THROUGHOUT the year, thousands of Filipinos, men and women, leave impoverished Philippines to work abroad, where they are acclaimed as the “darling” of employers.
Lack of employment opportunities and insultingly low pay of workers, including professionals, force many of our countrymen to look for “greener pasture” in labor-importing nations.
Thus, it is certainly ironic, lamentable and disgusting that more and more aliens are now employed in private establishments across this developing nation of English-speaking people.
No less than Senate President Pro Tempore Ralph Recto has warned the government against taking foreign loans requiring foreign workers in the domestic construction industry.
We share the view of Recto, an acknowledged economist from the province of Batangas, that it won’t be good if foreign workers get to do jobs which Filipino workers can handle.
He called on the government not to fall into this “even if this is a condition imposed by a funder of tied loans.”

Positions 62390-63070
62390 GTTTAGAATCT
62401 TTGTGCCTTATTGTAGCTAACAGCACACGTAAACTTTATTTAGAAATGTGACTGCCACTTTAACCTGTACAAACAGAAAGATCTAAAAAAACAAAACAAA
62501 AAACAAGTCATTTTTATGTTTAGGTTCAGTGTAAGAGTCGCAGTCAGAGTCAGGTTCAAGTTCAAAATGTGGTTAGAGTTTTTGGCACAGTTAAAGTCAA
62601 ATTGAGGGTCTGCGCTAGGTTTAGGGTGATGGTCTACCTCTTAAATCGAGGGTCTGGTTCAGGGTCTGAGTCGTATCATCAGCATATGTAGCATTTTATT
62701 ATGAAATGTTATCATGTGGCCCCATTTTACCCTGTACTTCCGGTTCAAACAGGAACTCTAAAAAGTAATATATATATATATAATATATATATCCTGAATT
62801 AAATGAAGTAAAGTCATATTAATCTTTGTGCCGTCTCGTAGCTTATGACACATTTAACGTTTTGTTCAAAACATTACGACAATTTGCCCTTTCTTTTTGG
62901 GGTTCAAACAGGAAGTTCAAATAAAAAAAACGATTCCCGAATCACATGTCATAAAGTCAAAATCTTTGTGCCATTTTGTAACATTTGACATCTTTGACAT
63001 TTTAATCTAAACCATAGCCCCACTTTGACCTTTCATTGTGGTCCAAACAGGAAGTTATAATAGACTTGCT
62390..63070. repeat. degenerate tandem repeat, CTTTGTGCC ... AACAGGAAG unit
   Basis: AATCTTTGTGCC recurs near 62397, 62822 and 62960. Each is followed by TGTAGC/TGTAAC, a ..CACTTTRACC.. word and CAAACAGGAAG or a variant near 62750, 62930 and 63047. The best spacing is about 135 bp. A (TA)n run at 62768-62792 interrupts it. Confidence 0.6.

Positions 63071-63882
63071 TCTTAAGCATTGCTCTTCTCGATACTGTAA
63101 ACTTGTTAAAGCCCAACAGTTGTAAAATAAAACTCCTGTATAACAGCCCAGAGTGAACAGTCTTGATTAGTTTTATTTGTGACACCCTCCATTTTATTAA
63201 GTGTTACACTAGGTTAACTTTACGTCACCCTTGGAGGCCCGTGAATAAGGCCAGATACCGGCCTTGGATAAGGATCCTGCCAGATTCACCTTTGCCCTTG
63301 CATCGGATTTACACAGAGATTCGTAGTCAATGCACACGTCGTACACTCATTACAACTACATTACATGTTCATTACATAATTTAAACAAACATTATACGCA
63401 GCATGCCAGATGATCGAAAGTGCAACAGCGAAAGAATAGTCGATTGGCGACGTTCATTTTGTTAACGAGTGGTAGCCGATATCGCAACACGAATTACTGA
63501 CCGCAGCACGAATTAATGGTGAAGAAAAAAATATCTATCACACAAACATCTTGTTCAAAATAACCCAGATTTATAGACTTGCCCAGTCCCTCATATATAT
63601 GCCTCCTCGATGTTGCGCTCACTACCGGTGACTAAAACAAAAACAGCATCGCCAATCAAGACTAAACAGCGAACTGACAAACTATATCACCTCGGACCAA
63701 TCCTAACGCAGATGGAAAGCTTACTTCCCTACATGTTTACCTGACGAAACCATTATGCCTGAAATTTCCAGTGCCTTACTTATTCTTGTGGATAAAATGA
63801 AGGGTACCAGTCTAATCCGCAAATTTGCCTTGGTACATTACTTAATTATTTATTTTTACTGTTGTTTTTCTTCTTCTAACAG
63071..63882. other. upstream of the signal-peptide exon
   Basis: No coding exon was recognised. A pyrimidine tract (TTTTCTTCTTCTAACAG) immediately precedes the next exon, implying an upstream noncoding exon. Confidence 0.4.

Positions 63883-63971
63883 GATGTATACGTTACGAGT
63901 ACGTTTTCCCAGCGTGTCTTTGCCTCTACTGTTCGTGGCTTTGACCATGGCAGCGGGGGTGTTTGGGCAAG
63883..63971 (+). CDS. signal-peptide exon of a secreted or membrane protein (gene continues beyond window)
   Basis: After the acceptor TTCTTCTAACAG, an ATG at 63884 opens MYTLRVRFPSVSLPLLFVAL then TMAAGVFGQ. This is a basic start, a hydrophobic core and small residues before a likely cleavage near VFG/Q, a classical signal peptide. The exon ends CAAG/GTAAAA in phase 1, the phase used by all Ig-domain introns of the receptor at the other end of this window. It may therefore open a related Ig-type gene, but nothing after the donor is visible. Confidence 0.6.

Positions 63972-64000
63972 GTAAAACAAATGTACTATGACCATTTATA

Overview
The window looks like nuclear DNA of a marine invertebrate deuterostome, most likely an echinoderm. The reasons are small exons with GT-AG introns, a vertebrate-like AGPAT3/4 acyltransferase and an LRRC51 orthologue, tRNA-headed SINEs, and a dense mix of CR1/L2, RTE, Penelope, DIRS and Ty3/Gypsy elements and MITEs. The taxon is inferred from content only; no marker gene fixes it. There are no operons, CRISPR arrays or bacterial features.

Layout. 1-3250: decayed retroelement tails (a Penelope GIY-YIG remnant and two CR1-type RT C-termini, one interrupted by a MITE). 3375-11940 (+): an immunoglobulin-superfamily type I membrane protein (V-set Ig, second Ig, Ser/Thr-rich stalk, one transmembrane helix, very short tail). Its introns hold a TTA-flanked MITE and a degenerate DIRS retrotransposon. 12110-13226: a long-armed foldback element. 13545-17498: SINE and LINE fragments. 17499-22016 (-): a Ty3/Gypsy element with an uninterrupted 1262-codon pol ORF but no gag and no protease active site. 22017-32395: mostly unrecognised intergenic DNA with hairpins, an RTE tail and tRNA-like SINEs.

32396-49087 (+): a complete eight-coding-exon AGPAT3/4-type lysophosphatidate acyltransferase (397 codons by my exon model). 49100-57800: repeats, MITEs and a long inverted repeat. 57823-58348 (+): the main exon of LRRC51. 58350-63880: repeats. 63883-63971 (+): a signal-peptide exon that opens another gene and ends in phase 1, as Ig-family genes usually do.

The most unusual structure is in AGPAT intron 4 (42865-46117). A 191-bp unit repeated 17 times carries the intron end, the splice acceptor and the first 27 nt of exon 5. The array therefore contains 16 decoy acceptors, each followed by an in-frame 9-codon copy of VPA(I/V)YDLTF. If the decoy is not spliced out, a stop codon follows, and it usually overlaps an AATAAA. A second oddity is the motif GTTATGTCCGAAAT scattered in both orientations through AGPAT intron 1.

“Talagang nakakalungkot isipin na tayo’y naghahanap ng trabaho sa ibang bansa samantalang maraming banyaga ang nagtatrabaho sa atin,” lamented an ex-overseas Filipino worker (OFW).
We share the view of the former OFW, who now finds it hard to look for work not only in foreign lands but also in the country, which is teeming with jobless and underemployed workers.
With the worsening of the unemployment and underemployment problems not only in the metropolis but throughout the country, allowing foreigners to work here is not advisable.
As Senator Recto said, any bias against local labor should not be accepted and no foreign loan should discriminate against Filipino talent.